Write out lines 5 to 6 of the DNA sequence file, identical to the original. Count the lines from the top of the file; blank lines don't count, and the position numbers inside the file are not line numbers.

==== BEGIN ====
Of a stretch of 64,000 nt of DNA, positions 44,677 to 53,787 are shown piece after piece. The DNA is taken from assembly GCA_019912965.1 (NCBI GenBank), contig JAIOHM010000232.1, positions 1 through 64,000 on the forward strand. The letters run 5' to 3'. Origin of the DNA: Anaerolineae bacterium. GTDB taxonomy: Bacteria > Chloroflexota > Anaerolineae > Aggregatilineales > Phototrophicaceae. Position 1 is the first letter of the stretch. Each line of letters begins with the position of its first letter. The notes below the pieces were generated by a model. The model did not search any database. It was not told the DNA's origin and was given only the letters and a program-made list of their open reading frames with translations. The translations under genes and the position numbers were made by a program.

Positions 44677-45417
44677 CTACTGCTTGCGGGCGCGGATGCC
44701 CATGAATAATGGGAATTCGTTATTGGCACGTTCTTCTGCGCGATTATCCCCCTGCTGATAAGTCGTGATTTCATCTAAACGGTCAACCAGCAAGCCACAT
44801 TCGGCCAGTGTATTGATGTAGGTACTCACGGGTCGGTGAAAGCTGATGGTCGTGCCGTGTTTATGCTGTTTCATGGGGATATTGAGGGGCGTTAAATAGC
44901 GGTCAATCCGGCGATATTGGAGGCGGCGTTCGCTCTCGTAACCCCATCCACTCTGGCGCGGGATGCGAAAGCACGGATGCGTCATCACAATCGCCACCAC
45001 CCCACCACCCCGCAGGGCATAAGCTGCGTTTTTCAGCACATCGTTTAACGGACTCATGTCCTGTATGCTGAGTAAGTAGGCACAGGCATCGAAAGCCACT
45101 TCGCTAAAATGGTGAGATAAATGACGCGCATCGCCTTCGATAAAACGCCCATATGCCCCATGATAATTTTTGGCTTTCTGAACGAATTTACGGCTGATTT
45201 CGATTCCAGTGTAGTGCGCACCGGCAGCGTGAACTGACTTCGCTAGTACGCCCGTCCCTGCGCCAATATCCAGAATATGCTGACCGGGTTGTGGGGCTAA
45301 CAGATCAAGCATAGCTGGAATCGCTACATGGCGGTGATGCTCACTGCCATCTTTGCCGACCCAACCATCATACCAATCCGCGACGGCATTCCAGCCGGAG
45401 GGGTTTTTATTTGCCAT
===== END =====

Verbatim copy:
44801 TCGGCCAGTGTATTGATGTAGGTACTCACGGGTCGGTGAAAGCTGATGGTCGTGCCGTGTTTATGCTGTTTCATGGGGATATTGAGGGGCGTTAAATAGC
44901 GGTCAATCCGGCGATATTGGAGGCGGCGTTCGCTCTCGTAACCCCATCCACTCTGGCGCGGGATGCGAAAGCACGGATGCGTCATCACAATCGCCACCAC